Despite our overwhelming defeat of India in the tri-series final, we reckon Saurav Ganguly's side can look forward to the next World Cup with hope. India remain a dangerous batting side but they can do with an all-rounder or two. At the moment they have spinner-all-rounders which probably would not be such a bad thing when playing in the West Indies.
They have good part-time spinners in Yuvraj Singh and Virender Sehwag and this will only be bolstered once Sachin Tendulkar returns to the fold. The conditions in the Caribbean would be similar to the pitch we faced in the tri-series final in Harare.
But India still need a quality quick bowler who can also be a genuine batsman at the number six spot. If you can have somebody like Chris Cairns and Jacob Oram, guys who are basically two cricketers in one, you would have a genuine advantage over others. On the other hand, we probably need to unearth bowlers like Tendulkar and Yuvraj.
The present one-day season has just started to roll but early indications suggest that along with Australia, England, South Africa and Pakistan are three other sides who have made advances. I genuinely feel that in the next World Cup, any of the top eight sides could lay its hands on the trophy.
We presently have a squad which, if it remains together and is injury-free at the time of the World Cup, could work wonders. It would be wrong to say that a few of our guys could be getting along in years around 2007. You need youth as much as experience to cover all eventuality.
Nathan Astle on Tuesday was a case in point. Australia, for example, also has a side where a lot of guys are over 30. But I must admit that there are a few in our side who feel the 2007 World Cup could well be their swan song.
There is little denying I want to be a part of the next World Cup. It is one of my ambitions, as it is to finish with at least 100 Test wickets and 150 one-dayers. If I am injury free there is a good chance I would do it.
I realise as everyone else that fast bowlers have a shorter career compared to a few other vocations in the game. But from the days since I got filled and stronger in my body, I have always wanted to bowl fast. I am sure a day would come when I wouldn't be able to do it but at the moment it remains the high passion of my life.
If I have to name one fast bowler from the modern era whom I admire then it has to be Brett Lee. He bowls his deliveries at a good pace, can bowl out-swingers and is aggressive without being abrasive. I've played against him, watched him bowl and admire him hugely.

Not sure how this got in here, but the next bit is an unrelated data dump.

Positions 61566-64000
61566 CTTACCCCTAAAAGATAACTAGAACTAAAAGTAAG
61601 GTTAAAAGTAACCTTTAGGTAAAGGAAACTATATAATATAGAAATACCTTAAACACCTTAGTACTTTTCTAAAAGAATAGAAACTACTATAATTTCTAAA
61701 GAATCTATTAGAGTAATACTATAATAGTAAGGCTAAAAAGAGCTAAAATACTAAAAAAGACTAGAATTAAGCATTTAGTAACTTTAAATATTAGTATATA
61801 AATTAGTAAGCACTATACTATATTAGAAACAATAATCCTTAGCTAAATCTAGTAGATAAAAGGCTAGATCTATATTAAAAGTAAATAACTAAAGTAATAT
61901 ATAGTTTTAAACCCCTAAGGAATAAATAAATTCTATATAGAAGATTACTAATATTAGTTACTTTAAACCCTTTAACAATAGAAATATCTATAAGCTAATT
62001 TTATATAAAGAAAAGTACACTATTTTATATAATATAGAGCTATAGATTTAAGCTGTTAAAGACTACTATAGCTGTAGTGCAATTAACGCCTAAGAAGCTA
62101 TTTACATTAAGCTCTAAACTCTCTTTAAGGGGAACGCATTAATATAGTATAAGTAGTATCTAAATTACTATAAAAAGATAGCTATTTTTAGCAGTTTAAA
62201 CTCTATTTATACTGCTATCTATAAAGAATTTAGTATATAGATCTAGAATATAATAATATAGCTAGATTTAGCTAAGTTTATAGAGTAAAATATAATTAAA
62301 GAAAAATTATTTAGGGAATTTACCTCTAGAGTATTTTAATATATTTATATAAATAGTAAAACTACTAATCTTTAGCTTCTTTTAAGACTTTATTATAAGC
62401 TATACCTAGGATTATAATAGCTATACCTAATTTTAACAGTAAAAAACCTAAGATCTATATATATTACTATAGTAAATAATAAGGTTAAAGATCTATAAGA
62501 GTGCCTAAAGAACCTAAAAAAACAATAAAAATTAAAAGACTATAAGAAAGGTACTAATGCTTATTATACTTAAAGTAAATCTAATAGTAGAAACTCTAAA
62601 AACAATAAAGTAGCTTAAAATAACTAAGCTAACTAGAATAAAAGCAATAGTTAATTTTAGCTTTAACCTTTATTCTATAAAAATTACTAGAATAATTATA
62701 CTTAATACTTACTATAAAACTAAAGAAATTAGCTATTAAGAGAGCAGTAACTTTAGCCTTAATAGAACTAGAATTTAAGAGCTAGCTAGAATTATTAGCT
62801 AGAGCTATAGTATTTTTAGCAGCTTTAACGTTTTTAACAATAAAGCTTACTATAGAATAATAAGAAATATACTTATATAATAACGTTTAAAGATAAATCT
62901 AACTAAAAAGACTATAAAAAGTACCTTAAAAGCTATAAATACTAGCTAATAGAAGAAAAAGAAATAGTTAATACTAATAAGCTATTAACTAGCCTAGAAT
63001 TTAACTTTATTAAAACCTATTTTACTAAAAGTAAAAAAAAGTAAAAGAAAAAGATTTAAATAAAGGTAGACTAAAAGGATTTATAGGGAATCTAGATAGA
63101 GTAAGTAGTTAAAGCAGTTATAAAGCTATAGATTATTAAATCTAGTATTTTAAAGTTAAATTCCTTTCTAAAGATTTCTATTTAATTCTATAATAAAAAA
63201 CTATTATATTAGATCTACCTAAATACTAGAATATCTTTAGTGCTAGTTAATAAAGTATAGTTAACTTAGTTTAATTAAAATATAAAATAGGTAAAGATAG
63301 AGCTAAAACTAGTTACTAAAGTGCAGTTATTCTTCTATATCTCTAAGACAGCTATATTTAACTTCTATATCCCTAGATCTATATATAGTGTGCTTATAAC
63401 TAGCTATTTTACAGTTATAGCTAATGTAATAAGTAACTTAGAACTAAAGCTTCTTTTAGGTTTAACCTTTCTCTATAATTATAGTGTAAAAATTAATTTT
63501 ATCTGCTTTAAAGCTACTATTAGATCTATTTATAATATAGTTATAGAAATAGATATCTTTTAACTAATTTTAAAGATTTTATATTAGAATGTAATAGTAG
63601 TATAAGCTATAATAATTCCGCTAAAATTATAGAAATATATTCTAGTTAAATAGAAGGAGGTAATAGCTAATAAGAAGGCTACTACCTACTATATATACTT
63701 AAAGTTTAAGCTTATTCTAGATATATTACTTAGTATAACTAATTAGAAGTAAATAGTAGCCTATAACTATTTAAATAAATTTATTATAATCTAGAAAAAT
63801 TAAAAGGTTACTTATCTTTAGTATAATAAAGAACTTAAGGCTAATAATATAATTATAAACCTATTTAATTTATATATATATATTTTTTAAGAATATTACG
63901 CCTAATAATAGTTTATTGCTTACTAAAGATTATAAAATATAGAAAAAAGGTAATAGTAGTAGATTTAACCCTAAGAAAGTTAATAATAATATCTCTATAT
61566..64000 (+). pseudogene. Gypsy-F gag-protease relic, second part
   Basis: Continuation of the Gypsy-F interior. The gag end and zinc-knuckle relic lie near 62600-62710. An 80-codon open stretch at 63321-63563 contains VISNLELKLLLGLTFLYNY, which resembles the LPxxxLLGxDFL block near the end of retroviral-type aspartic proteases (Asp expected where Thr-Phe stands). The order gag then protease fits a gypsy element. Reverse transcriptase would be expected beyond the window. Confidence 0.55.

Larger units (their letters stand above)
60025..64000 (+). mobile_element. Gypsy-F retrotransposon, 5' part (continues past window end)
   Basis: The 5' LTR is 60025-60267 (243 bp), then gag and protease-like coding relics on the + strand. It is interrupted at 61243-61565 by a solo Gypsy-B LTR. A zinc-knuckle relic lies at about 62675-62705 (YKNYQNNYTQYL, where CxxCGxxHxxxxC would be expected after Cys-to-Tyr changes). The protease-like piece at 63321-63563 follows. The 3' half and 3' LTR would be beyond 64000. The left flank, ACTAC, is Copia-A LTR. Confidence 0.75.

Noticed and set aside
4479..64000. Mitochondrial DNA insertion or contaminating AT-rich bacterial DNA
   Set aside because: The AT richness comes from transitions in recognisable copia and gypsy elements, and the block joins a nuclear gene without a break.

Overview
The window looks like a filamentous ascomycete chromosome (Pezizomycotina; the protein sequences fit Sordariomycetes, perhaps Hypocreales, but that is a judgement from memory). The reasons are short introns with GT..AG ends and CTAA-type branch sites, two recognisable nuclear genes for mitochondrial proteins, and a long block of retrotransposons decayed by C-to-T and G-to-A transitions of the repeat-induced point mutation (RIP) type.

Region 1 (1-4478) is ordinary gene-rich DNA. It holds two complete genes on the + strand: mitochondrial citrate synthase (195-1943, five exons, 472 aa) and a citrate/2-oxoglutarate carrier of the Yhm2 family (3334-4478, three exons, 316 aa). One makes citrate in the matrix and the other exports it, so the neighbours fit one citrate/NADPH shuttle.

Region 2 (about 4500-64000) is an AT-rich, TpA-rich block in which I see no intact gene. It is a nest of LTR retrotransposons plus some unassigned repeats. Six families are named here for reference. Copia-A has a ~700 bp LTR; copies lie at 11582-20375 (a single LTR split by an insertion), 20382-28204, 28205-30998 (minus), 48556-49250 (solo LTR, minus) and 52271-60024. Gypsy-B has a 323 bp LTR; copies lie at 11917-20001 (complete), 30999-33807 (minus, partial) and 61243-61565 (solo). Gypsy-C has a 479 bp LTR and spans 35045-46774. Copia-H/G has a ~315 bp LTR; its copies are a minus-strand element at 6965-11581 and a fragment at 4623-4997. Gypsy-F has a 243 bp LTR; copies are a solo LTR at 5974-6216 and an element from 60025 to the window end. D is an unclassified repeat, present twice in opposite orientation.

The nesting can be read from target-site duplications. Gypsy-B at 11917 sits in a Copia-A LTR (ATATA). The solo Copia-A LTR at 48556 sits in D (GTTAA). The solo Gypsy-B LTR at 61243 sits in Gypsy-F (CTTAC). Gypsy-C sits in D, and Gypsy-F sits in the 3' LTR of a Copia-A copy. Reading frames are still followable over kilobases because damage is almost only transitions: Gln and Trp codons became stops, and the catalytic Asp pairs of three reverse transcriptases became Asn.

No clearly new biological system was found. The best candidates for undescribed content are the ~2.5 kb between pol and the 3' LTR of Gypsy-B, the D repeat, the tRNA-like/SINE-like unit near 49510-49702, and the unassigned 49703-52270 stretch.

My return to international cricket has been good and the man-of-the-series tags in both the Tests and one-dayers is a good way to finish a tough tour. These are tough conditions for a fast bowler in Zimbabwe -- it is very, very dry and after a workout you feel a sensation in your lungs.
I have probably been losing out on my conditioning and aerobic exercises and it's because of the nature of food and energy you could muster here. I like to have carbohydrates and lot of liquids to go through three-and-half hours of session. Frankly, I have found it difficult to have my energy going in the second spell.
Whether in Tests or one-dayers, I try to bowl similar. I like to keep it simple, bowl in the channel and don't worry much about anything else. I have been trying to bowl slower balls on and off and it fetched me a couple of wickets in the tri-series. There are other aspects where I am trying to improve myself.
As for rating the two forms of the game, I find merit in both. While Test cricket is a true test, one-day cricket brings its own excitement: exciting finishes and packed stands working up a huge din. It keeps the adrenalin running.
As we head home, we take delight in winning the tri-series which is only our fourth series win away from home: some achievement this even though we were always going to make the final. Still we look at beating India in the final as a big deal. We would like to keep on improving and be a real contender for the next World Cup.